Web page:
In this way, your cover letter, and your writing especially should be free of as many errors as possible. One error an editor won't mind fixing in a final publication. But too many and you're out.
Almost as important as grammar is what the magazine itself asks you to do with your submission. Do they want your contact information on every page as a header? Then you had better include it. Page numbers? Specific font and formatting? Even something as simple as file type might matter.
One of the most important things to keep in mind is when a magazine asks you for a bio. This can easily be included in your cover letter as well, but it is important that your bio is not your life story. No magazine will publish three pages about your life, and odds are they may not even want to list every publication you've received.
I would like to comment on one more thing to watch out for as a digital publisher receiving digital submissions. Submit with a proper E-mail address! Names are fine. Occupations, ok. But if you're listing yourself (and these are made up addresses) as coorsdrinker4486, you're not going to be taken very seriously. Cutepoet27, probably not going to get the consideration you want. Even something like poet.magnificent is probably not the best choice. Just because it's online does not mean you shouldn't be professional.
A Few Other Tips
Many magazines allow you to submit multiple poems. Don't submit two great poems and one terrible poem. That terrible poem is the one that the editors will remember. Always submit what you consider your best work.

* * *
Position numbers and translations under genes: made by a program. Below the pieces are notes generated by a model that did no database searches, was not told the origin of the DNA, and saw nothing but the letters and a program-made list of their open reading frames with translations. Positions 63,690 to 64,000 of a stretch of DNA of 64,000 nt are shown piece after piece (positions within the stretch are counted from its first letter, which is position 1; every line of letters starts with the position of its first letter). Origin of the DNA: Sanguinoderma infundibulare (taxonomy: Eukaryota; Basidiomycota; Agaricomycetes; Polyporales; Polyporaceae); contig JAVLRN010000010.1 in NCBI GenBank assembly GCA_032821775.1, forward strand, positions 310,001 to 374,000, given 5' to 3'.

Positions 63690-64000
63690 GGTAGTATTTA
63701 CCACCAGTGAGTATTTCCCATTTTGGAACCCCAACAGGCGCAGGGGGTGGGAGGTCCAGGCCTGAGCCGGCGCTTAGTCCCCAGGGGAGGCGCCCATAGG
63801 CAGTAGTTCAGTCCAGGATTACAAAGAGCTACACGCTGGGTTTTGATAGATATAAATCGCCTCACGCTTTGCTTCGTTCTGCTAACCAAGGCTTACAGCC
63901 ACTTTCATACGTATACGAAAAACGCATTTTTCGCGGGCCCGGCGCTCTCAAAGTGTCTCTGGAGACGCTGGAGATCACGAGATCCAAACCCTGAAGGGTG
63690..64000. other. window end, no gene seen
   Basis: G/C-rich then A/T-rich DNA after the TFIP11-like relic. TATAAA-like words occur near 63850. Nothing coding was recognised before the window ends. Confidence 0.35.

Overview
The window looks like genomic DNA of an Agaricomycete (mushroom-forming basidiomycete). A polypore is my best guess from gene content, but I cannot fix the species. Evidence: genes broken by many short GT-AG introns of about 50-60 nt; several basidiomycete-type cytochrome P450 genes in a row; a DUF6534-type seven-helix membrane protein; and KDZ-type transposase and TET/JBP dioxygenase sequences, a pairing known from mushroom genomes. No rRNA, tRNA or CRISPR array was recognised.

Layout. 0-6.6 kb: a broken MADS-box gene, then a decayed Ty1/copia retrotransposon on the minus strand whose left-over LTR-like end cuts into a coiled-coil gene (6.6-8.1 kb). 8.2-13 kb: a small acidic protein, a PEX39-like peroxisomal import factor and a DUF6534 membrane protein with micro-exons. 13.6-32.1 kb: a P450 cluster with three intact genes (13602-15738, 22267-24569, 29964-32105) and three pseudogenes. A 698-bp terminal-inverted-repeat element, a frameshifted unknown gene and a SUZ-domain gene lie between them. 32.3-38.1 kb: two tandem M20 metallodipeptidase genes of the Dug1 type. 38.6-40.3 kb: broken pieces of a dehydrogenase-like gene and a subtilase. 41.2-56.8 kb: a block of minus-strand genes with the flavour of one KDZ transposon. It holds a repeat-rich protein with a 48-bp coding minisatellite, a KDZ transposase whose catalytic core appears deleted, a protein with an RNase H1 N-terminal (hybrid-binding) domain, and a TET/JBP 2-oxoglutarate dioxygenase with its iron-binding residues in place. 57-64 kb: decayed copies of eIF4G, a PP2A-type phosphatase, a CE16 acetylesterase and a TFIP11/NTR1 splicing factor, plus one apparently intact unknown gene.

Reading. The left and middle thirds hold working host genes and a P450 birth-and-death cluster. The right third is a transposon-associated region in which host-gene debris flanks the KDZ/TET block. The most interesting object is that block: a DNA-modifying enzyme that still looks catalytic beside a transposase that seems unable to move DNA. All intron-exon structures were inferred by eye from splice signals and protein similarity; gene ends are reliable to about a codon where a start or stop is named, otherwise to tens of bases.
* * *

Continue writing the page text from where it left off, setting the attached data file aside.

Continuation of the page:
Many magazines claim they don't allow you to submit to multiple magazines, and it's generally a good idea to follow their rules. I've talked to people who ignore that rule, and they seem to do just fine, but it's a question of whether you want to inform that magazine that you have to withdraw your submission and then try to submit something again.
If you get rejected by a press, don't immediately submit to them again. Rejection may not mean that the piece is horrible, but it may not fit the theme of that issue, or it may need some more work before it makes the cut. It's often better to submit in circuits, having a few pieces that you send out, waiting for acceptances and rejections, and then trying new presses. Submitting over and over to the same press will just earn you a bad reputation and you won't be read.
Most importantly though, understand that editors are people. You may do everything right and an editor may be having a crappy day and decide to just ignore your piece. Or you may have written a truly depressing piece that gets read by someone having a fantastic day. Or vice versa.
But the thing to keep in mind is that no matter what, you need to be doing everything you can before your piece is being read to ensure that editors want to read your piece. The more they see professionalism and a friendly attitude, the more an editor is going to want to dive into your piece to see what you've submitted. The more an editor isn't excited to be going into your piece though, the less likely they are to really read it when they see it. Which may be worse than not being read at all!
David is one of the founders and editors of Obsession Literary Magazine and the maintainer of Obsession's blog.